Tuesday, September 30, 2008

Buckingham Palace on a Distinctly American Day

Teriann and I visited the staterooms of Buckingham Palace, and the date happened to be September 11. Seeing such a symbol of the political and social structure of England on a day so obviously pregnant with meaning for my homeland was an odd thing: up until then, it had been too easy to criticize America (and let's face it, there's a lot about which to criticize America), but I somehow considered the countries more objectively.

Buckingham Palace is the symbol of an extremely outmoded way of thinking. Power flows from God, and he (it?) gives divine power, wisdom, and most importantly justification to the sovereign. Well, two hundred and some years ago, some churlish bunch of colonists turned that model on its head, saying that power flows not from above, but from the people below, and lo, the country of my birth was created. Now, I don't know how much of a difference the Constitution and the Bill of Rights actually make in times such as these (after all, Congress has repeatedly affirmed that Dubya need not abide by either), but somehow I still think their presence is at least symbolically — and probably practically — important both to me and to America's identity. They form the fine line between 'citizen' and 'subject'.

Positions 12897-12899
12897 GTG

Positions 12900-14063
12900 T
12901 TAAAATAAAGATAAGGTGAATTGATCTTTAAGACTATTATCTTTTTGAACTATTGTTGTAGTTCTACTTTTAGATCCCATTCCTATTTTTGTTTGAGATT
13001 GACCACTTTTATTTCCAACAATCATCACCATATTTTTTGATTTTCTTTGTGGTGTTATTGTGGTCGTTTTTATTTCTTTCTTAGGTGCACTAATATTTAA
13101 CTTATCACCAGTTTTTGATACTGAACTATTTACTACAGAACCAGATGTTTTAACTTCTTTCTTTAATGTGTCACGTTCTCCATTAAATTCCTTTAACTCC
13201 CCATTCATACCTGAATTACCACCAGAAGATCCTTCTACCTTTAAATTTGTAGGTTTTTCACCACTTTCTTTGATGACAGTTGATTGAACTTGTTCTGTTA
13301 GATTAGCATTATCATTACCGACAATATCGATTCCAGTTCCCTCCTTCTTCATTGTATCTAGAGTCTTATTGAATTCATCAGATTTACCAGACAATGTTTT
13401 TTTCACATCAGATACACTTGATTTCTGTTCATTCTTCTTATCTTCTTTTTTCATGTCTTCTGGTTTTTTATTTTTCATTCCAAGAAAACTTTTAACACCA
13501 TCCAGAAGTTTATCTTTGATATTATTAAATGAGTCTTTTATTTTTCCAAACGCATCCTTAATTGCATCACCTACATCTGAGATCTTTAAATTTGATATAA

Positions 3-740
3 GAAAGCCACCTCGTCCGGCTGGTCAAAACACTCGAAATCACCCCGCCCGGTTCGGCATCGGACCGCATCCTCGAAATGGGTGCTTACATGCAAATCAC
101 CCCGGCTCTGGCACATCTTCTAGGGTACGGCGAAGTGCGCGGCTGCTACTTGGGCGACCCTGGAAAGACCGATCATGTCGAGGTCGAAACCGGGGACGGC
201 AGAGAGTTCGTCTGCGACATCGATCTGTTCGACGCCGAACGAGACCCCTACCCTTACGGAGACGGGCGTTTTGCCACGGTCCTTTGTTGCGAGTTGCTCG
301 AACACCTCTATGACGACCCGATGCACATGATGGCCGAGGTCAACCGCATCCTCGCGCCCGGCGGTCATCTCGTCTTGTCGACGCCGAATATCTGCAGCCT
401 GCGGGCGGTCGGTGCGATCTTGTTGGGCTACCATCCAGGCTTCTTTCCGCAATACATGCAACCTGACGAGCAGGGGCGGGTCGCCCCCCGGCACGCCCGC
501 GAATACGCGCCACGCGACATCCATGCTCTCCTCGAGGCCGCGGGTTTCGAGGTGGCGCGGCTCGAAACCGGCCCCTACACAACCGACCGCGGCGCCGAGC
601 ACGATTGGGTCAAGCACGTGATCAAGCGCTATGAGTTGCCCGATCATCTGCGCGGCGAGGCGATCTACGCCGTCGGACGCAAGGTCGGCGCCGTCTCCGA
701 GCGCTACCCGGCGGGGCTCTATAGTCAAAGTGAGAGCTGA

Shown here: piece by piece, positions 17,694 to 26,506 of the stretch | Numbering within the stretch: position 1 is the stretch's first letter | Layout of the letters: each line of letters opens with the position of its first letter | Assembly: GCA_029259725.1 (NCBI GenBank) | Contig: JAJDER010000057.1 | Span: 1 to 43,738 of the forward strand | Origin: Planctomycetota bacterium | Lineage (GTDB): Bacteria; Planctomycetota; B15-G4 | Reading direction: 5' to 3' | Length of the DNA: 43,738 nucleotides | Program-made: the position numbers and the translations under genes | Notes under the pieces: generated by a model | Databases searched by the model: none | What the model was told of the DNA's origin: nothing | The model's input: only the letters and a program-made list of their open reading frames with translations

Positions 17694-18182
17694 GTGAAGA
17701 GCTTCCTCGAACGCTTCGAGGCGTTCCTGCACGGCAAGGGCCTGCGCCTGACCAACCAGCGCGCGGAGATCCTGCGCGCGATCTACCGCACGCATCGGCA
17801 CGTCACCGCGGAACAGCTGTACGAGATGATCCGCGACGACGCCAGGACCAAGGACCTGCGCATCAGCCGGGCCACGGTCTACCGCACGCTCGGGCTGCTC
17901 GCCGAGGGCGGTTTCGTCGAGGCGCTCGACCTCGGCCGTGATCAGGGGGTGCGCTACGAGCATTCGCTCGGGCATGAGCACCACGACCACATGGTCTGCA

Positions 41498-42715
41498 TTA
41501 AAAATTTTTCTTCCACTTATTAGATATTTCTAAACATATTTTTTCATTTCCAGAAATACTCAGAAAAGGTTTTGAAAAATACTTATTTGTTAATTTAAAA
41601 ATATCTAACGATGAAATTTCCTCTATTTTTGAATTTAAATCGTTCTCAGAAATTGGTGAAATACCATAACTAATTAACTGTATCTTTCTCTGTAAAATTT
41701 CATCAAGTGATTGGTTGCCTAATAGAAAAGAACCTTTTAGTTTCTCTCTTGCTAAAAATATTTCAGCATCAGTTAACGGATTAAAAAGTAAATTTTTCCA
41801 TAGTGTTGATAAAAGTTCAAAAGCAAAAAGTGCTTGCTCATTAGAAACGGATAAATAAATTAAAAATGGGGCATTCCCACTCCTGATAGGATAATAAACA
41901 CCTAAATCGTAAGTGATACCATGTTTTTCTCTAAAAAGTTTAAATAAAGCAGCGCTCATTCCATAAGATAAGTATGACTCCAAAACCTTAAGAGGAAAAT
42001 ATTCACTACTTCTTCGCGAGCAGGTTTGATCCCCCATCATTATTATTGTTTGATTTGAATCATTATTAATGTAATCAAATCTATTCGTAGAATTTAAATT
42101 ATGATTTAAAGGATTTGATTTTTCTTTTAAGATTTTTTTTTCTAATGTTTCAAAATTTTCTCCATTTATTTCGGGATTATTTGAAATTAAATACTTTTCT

On a lighter note, here are some photos from within the grounds of Buckingham Palace (which are strictly out-of-bounds for subjects 10 months of the year).




Here, Teriann adds a royal touch to the 'Photographing Wildlife' series.


The remainder of the day we spent at Westminster Abbey. It's a shame they do not allow photography inside — it is absolutely breathtaking. It is my favorite place in the world.


3 comments:

Anna said...

There couple of photos of the palace do not do the extrememly beautiful and lavish interior justice. It really was amazing!

Anna said...

opps! Excuse the type please!

Anna said...

LOL. Dear Lord! I don't think I've been drinking! Sheesh!